On 14th January 1741 he succeeded Lord Crawford as the commanding officer of the 42nd Regiment of Foot or Royal Highlanders (better known as the Black Watch). The regiment was re-designated Lord Sempill’s Highlanders during his command. He accompanied them in 1743 to Flanders, where they highly distinguished themselves. He commanded in the town of Aeth, when it was besieged by the French and made a gallant defence.
He was appointed Colonel of the 25th Regiment of Foot (King’s Own Scottish Borderers) on 25th April 1745. Again, the regiment was renamed in his honour as Sempill’s Regiment of Foot and were recalled to Britain to deal with the emerging Jacobite threat.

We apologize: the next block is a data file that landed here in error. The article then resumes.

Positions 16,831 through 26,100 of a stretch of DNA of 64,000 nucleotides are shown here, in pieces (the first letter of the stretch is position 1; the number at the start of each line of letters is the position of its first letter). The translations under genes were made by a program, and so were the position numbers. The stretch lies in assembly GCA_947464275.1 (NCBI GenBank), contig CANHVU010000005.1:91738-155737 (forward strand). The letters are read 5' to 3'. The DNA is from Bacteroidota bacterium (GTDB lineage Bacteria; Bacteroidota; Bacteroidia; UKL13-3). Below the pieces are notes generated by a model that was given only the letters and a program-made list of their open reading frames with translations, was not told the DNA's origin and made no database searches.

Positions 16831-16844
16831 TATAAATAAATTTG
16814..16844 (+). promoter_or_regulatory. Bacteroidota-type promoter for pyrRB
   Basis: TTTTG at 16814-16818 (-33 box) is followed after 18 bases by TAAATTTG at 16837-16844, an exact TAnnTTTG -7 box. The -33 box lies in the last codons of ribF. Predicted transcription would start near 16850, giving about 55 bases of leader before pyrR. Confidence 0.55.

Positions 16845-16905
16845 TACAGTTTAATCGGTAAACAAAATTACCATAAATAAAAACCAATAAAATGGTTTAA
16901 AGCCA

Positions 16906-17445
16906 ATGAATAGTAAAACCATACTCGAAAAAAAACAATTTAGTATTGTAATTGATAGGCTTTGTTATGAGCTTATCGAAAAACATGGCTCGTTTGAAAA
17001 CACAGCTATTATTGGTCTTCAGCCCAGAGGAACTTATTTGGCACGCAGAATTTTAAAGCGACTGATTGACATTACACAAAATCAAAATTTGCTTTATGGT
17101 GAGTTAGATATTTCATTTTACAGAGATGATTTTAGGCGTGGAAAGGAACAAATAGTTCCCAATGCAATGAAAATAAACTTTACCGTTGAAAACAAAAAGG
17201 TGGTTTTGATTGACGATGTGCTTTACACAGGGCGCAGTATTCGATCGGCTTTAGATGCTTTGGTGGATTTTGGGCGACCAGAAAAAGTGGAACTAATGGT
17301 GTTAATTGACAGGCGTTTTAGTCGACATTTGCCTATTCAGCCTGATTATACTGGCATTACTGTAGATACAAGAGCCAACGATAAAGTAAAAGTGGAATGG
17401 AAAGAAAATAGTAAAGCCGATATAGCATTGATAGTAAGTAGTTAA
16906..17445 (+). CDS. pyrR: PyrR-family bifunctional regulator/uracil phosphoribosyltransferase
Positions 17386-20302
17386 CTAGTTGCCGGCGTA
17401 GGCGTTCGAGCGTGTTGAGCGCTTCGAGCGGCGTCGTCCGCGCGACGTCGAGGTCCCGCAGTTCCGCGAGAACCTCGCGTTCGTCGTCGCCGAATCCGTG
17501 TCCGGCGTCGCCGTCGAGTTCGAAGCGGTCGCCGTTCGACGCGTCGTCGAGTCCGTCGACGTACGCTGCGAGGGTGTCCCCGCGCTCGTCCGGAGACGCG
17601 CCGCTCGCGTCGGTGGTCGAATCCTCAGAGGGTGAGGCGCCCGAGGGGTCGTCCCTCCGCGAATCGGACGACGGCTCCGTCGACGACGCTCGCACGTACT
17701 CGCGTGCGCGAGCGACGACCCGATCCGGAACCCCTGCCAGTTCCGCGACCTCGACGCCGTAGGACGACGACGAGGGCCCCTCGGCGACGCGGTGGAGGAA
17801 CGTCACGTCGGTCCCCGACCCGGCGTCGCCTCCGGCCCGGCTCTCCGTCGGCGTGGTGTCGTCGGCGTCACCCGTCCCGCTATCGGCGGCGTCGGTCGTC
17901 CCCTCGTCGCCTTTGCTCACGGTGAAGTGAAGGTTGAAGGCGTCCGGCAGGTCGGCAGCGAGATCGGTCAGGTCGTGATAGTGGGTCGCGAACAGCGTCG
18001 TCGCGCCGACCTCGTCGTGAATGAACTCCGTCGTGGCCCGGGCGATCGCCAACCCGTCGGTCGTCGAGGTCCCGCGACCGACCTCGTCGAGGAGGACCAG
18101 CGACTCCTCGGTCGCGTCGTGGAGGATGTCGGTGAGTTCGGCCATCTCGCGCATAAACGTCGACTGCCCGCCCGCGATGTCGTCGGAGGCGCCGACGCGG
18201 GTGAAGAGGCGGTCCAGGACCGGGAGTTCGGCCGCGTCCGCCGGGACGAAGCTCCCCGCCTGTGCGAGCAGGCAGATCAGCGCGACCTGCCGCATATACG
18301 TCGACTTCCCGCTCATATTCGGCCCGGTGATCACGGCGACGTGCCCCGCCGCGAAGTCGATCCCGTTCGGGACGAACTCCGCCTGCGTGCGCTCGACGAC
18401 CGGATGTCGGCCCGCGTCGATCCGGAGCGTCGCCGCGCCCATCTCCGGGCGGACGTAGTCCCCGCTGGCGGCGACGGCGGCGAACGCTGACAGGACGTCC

He was Brigadier-General in command of the left-wing of the Royalist army at Culloden in 1746. Sempill assumed command of the government garrison in Aberdeen after Culloden, but was to die a few months later as a result of a botched blood-letting. He died on 25th Nov 1746 and was interred at the West Church in Drumsaisle, Aberdeenshire.
However, Hugh 12th Lord Sempill had brought his family’s association with Lochwinnoch to a close many years earlier. In 1727, 11 years after succeeding to the title in 1716, Hugh sold the estates of Castle Sempill and Elliotstoun. By then the Sempills had become less wealthy and influential; their years as powerful Barons in the county of Renfrew ended.
The family had little or no connection with Lochwinnoch thereafter. Until, in the 1990’s the present Lord Semple, a marketing professional, set up a Semple Family Association, now referred to as Clan Semple, and formed some link to the place through the Clyde Muirshiel Regional Park Authority.